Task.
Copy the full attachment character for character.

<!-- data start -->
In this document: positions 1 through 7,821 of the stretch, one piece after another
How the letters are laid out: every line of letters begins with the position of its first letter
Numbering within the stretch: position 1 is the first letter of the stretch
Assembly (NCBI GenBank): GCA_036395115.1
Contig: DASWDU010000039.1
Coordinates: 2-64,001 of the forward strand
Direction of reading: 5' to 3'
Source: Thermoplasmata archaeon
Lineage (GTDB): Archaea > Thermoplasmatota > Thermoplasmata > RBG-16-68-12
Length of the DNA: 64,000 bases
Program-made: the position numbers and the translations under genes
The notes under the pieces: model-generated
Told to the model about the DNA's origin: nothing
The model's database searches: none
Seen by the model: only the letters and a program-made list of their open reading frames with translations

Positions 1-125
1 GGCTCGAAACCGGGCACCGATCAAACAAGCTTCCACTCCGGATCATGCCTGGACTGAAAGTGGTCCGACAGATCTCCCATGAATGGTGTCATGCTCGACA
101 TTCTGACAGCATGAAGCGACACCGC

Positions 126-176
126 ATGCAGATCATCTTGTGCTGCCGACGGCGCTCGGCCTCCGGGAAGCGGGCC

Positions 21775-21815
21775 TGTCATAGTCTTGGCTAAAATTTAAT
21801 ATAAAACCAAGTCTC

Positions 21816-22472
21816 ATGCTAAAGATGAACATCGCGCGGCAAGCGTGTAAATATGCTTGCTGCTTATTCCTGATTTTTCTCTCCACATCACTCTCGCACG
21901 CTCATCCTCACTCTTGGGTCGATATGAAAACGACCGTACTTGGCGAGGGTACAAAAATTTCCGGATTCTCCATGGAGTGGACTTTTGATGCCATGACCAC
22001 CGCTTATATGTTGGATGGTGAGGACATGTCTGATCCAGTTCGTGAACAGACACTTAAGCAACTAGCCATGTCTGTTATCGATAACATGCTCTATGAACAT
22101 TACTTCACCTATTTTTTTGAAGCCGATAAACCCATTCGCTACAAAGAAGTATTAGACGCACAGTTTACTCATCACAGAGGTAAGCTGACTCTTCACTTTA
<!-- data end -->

In this document: positions 1 through 7,821 of the stretch, one piece after another
How the letters are laid out: every line of letters begins with the position of its first letter
Numbering within the stretch: position 1 is the first letter of the stretch
Assembly (NCBI GenBank): GCA_036395115.1
Contig: DASWDU010000039.1
Coordinates: 2-64,001 of the forward strand
Direction of reading: 5' to 3'
Source: Thermoplasmata archaeon
Lineage (GTDB): Archaea > Thermoplasmatota > Thermoplasmata > RBG-16-68-12
Length of the DNA: 64,000 bases
Program-made: the position numbers and the translations under genes
The notes under the pieces: model-generated
Told to the model about the DNA's origin: nothing
The model's database searches: none
Seen by the model: only the letters and a program-made list of their open reading frames with translations

Positions 1-125
1 GGCTCGAAACCGGGCACCGATCAAACAAGCTTCCACTCCGGATCATGCCTGGACTGAAAGTGGTCCGACAGATCTCCCATGAATGGTGTCATGCTCGACA
101 TTCTGACAGCATGAAGCGACACCGC

Positions 126-176
126 ATGCAGATCATCTTGTGCTGCCGACGGCGCTCGGCCTCCGGGAAGCGGGCC

Positions 21775-21815
21775 TGTCATAGTCTTGGCTAAAATTTAAT
21801 ATAAAACCAAGTCTC

Positions 21816-22472
21816 ATGCTAAAGATGAACATCGCGCGGCAAGCGTGTAAATATGCTTGCTGCTTATTCCTGATTTTTCTCTCCACATCACTCTCGCACG
21901 CTCATCCTCACTCTTGGGTCGATATGAAAACGACCGTACTTGGCGAGGGTACAAAAATTTCCGGATTCTCCATGGAGTGGACTTTTGATGCCATGACCAC
22001 CGCTTATATGTTGGATGGTGAGGACATGTCTGATCCAGTTCGTGAACAGACACTTAAGCAACTAGCCATGTCTGTTATCGATAACATGCTCTATGAACAT
22101 TACTTCACCTATTTTTTTGAAGCCGATAAACCCATTCGCTACAAAGAAGTATTAGACGCACAGTTTACTCATCACAGAGGTAAGCTGACTCTTCACTTTA